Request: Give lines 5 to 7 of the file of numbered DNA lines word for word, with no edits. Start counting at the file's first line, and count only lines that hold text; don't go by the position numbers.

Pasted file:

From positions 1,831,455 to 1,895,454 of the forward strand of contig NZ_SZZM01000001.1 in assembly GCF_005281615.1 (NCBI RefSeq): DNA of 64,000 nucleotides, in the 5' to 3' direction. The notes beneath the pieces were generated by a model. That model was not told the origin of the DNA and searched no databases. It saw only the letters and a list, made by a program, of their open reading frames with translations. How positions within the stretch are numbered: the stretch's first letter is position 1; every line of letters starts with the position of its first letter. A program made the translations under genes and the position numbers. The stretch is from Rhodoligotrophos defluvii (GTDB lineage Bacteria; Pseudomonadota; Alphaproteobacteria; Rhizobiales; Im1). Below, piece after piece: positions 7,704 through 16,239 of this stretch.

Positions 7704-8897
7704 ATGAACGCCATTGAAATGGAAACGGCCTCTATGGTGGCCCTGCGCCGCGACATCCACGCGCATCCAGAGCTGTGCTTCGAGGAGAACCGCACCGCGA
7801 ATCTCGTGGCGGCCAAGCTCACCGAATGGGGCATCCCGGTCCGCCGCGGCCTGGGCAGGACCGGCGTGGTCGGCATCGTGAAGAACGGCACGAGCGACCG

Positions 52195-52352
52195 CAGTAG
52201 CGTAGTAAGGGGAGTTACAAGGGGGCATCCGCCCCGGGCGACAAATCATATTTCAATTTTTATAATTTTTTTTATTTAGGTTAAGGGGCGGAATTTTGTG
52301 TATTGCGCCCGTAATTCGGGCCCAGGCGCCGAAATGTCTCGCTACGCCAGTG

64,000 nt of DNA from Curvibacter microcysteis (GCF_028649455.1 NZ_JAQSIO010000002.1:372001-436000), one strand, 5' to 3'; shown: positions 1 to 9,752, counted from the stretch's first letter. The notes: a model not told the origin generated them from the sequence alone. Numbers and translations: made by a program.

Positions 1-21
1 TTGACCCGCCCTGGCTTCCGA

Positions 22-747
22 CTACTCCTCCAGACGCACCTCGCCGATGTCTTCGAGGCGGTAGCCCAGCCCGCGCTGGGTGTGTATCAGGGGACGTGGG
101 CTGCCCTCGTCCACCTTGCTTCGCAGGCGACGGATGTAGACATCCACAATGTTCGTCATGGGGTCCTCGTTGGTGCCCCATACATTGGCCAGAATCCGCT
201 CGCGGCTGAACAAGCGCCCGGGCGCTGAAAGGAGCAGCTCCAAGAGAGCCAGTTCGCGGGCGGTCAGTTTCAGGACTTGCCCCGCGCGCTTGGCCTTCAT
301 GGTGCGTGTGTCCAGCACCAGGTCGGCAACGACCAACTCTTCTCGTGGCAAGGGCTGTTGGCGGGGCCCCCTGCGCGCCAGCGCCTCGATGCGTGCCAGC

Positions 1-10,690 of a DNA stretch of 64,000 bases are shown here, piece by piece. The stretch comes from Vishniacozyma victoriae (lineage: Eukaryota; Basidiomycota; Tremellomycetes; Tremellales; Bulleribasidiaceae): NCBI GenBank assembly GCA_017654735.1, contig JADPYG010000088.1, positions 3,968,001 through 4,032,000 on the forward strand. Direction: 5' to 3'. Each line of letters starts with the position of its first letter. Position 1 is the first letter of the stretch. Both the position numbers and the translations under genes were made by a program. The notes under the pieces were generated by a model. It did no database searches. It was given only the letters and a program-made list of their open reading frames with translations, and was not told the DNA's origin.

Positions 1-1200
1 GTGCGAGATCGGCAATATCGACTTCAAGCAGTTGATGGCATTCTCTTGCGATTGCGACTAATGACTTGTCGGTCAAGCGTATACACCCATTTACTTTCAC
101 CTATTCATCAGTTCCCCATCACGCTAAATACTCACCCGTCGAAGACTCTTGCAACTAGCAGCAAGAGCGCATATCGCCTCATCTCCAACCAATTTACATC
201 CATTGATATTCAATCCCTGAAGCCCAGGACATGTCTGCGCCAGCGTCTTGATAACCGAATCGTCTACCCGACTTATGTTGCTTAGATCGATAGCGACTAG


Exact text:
Positions 52195-52352
52195 CAGTAG
52201 CGTAGTAAGGGGAGTTACAAGGGGGCATCCGCCCCGGGCGACAAATCATATTTCAATTTTTATAATTTTTTTTATTTAGGTTAAGGGGCGGAATTTTGTG